By 2026, it’s estimated to reach a value of $9.81 billion.

Software-related project management statistics

How do PMs choose the right software?

There doesn’t seem to be a method to the madness when it comes to choosing the right PM app. 

This may be so because project managers don’t utilize software demos to their full potential.

Despite the fact that most products of this kind come with a demo, Capterra’s Project Management Software Market Research Report shows that:

  • 46% of users demo 2 products,
  • 31% of users demo 3 products, and
  • 13% of users demo only 1 product before making their purchase.

This means that only 10% of users make an effort to guarantee the software they purchase will have everything they need by demoing 4 or more products.

Most products of this kind come with demos, and some — like Plaky — offer all essential features for free, such as:

  • Managing an unlimited number of projects,
  • Creating an unlimited number of tasks,
  • Adding an unlimited number of users,
  • Organizing your projects visually in table or Kanban view,
  • Filtering displayed information, and
  • Attaching files to tasks and comment on them to enhance collaboration.
Plaky project management software
Plaky project management software

It’s all about the PM features

According to the previously mentioned Capterra research on project management software, the most important factors when choosing software are:

  1. Functionality (29%),
  2. Price (18%),
  3. Ease of use (17%),
  4. Customer support (13%),
  5. Implementation (10%),
  6. Software popularity (8%), and
  7. Vendor reputation (5%).

In other words, the list of features is the biggest selling point for any piece of PM software.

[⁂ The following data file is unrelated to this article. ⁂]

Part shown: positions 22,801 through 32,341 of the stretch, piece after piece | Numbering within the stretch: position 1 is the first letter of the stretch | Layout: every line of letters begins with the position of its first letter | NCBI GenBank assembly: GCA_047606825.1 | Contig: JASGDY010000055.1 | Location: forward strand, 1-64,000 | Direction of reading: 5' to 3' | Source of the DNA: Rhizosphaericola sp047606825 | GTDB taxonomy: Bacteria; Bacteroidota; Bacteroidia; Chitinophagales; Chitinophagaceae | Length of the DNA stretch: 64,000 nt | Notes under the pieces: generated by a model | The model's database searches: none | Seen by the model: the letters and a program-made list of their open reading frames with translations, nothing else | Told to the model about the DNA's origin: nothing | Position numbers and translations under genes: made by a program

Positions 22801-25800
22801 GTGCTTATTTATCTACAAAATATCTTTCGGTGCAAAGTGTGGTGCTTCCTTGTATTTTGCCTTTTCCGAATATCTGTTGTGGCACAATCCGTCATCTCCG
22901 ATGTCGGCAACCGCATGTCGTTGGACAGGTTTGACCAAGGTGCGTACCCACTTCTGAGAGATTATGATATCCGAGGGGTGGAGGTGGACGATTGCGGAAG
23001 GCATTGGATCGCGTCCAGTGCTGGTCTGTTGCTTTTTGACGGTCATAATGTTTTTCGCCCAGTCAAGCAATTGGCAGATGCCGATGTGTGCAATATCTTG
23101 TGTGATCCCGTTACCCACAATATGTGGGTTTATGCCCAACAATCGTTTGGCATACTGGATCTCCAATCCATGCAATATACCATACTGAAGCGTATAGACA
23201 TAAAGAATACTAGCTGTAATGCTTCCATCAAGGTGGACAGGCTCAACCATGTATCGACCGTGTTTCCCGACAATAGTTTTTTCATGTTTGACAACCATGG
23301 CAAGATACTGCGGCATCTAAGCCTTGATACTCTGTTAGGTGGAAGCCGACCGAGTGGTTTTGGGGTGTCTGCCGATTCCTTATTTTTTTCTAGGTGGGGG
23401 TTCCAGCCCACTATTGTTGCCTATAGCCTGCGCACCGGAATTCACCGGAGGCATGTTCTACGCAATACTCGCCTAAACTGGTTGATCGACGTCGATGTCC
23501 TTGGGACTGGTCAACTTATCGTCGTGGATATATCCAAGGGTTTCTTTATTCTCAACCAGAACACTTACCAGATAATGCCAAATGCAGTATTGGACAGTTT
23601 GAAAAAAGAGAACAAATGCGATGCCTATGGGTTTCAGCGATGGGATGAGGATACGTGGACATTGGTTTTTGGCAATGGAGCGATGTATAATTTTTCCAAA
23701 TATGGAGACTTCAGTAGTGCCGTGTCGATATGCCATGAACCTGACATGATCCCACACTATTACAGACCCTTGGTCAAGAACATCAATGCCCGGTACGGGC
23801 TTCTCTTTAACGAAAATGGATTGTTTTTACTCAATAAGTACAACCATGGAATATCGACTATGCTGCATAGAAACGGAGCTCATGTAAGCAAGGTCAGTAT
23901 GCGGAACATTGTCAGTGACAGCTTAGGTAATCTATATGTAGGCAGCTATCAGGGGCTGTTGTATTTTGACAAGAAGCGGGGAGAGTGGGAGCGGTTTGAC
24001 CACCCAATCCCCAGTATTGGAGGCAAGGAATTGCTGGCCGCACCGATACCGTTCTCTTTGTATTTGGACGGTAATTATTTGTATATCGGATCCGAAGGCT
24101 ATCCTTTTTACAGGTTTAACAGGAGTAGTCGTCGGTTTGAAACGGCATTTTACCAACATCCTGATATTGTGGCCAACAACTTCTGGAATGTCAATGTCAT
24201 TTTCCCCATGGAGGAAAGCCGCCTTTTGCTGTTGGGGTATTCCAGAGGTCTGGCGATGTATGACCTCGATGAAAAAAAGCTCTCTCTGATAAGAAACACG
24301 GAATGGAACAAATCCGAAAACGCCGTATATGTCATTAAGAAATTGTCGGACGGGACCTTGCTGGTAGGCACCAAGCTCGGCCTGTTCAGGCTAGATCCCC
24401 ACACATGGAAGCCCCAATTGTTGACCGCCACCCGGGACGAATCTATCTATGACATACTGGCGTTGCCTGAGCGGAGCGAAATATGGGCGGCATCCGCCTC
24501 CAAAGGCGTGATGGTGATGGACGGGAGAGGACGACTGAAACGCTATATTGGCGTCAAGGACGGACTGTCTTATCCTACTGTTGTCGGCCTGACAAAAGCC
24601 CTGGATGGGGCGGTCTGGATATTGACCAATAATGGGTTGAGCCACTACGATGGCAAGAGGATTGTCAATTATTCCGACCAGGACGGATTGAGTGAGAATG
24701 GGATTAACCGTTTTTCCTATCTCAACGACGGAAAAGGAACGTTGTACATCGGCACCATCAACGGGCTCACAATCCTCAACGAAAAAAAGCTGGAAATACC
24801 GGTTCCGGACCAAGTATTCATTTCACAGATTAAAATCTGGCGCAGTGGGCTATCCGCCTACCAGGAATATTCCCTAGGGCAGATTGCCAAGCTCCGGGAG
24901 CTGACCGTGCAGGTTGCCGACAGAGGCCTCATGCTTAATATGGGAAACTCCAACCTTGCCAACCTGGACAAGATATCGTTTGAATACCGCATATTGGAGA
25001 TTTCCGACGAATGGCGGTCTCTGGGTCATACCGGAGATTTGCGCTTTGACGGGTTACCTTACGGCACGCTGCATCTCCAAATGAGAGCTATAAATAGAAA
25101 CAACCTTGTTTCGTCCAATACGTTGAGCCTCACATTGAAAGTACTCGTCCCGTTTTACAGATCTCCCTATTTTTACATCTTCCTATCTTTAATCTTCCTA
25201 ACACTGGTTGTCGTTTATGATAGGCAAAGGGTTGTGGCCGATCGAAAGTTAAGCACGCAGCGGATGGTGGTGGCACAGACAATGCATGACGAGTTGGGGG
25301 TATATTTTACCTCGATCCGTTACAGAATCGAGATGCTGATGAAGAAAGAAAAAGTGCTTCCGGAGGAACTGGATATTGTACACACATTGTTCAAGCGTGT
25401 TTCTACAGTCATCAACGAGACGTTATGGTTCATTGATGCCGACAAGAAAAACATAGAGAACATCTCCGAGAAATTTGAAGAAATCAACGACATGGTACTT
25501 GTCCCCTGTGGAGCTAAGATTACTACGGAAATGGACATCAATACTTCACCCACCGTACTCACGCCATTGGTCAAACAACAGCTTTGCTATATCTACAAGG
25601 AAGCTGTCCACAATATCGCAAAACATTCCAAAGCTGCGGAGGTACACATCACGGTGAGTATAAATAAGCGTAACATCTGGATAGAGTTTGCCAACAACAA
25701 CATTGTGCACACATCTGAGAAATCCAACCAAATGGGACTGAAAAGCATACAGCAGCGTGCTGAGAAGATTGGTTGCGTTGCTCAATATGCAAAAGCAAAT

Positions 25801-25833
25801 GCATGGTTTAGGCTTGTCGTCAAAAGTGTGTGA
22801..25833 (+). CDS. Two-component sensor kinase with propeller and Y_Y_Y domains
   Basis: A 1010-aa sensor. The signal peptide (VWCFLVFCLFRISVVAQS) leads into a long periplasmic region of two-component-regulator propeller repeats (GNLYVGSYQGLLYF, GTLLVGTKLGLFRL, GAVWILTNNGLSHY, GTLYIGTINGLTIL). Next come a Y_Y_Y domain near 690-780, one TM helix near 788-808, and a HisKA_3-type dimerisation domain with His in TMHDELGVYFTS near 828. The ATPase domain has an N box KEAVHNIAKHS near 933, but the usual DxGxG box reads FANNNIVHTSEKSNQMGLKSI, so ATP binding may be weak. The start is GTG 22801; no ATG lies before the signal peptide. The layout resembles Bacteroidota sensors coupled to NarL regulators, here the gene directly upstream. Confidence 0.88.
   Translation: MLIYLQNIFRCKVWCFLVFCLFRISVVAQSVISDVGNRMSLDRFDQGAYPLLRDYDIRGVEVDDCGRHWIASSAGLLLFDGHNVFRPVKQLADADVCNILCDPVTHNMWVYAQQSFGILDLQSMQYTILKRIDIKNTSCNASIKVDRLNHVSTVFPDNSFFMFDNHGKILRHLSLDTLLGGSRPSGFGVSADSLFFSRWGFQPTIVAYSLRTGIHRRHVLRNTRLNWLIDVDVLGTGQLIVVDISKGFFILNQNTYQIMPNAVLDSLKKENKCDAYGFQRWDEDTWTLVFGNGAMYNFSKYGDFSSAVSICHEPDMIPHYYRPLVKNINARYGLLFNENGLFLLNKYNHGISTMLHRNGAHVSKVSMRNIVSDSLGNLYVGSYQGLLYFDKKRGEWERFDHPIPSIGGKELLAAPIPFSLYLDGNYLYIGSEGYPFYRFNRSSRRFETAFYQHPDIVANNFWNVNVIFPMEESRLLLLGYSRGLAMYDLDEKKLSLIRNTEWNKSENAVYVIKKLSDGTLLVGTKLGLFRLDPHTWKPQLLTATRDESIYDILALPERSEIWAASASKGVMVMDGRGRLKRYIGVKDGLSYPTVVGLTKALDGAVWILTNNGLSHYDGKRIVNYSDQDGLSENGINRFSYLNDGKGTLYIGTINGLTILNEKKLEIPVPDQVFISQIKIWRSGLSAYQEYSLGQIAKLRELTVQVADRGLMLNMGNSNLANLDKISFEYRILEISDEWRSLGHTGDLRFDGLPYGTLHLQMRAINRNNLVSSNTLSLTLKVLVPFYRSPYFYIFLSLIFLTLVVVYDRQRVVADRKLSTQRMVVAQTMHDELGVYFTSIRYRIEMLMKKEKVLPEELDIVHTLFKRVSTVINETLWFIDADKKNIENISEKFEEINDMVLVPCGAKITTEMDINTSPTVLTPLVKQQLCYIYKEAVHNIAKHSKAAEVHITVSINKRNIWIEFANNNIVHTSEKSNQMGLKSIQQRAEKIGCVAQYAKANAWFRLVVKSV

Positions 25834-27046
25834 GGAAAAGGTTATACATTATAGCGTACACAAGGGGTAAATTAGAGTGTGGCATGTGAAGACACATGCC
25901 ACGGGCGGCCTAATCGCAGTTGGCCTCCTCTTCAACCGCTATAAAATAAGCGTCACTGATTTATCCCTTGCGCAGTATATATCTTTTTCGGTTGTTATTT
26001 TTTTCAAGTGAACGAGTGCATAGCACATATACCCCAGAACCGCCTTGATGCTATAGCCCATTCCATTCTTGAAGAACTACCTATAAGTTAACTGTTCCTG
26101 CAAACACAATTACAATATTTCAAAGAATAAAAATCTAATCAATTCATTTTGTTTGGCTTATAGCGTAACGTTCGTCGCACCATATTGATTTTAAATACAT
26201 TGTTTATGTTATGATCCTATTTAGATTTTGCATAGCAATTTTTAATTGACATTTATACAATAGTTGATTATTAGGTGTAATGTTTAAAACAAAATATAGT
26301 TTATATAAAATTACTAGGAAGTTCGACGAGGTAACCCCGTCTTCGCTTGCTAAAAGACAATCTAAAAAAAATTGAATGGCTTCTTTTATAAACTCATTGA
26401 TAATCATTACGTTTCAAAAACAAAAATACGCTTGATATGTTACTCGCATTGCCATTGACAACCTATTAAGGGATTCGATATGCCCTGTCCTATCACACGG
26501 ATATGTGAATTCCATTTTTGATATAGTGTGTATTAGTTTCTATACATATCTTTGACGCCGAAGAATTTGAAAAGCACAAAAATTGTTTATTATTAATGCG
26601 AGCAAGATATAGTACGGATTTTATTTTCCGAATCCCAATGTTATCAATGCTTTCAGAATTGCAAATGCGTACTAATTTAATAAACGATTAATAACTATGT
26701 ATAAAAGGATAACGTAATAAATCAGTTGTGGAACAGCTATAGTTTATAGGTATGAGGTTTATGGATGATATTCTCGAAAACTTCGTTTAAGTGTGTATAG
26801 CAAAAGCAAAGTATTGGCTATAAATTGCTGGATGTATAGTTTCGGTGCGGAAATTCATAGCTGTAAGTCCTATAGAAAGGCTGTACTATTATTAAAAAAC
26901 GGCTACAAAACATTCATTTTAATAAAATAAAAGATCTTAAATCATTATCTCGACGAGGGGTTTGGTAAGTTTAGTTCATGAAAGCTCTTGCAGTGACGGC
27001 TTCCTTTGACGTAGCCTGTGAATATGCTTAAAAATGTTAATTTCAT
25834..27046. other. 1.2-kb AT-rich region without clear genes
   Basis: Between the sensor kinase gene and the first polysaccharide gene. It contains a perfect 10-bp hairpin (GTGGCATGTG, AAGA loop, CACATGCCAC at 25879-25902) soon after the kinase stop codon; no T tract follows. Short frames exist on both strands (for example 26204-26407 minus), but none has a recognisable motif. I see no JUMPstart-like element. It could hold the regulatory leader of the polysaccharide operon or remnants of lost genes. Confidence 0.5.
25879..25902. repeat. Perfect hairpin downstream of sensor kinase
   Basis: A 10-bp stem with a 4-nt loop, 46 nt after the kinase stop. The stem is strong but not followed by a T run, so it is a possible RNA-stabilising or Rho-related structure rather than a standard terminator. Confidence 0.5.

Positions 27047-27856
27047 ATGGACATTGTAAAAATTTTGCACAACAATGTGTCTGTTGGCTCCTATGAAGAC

This is affirmed by the fact that most respondents (39%) cite the lack of a specific functionality as the leading cause of their dissatisfaction with certain software.

Another benefit of using PM software is the ability to track project KPIs in real-time. According to Wellingtone’s 2021 The State of Project Management report, a total of 50% of PMs are unable to do this.

Consequently, PMs waste approximately 1 day each month manually sifting through data and compiling reports.

What PM features are a priority?

The most used PM software features include the following features.

FeatureUsed by % of users who have access to it
Document management64%
Requirements management57%
Resource planning54%
Time tracking53%
Source: Capterra, Project Management Software Market Research Report

What PM features are neglected?

The most neglected PM software features include the following features.

FeatureNot used by % of users who have access to it
Velocity charts34%
Gantt charts34%
Burndown charts34%
Risk management32%
Kanban boards30%
Project request intake form29%
Product roadmapping28%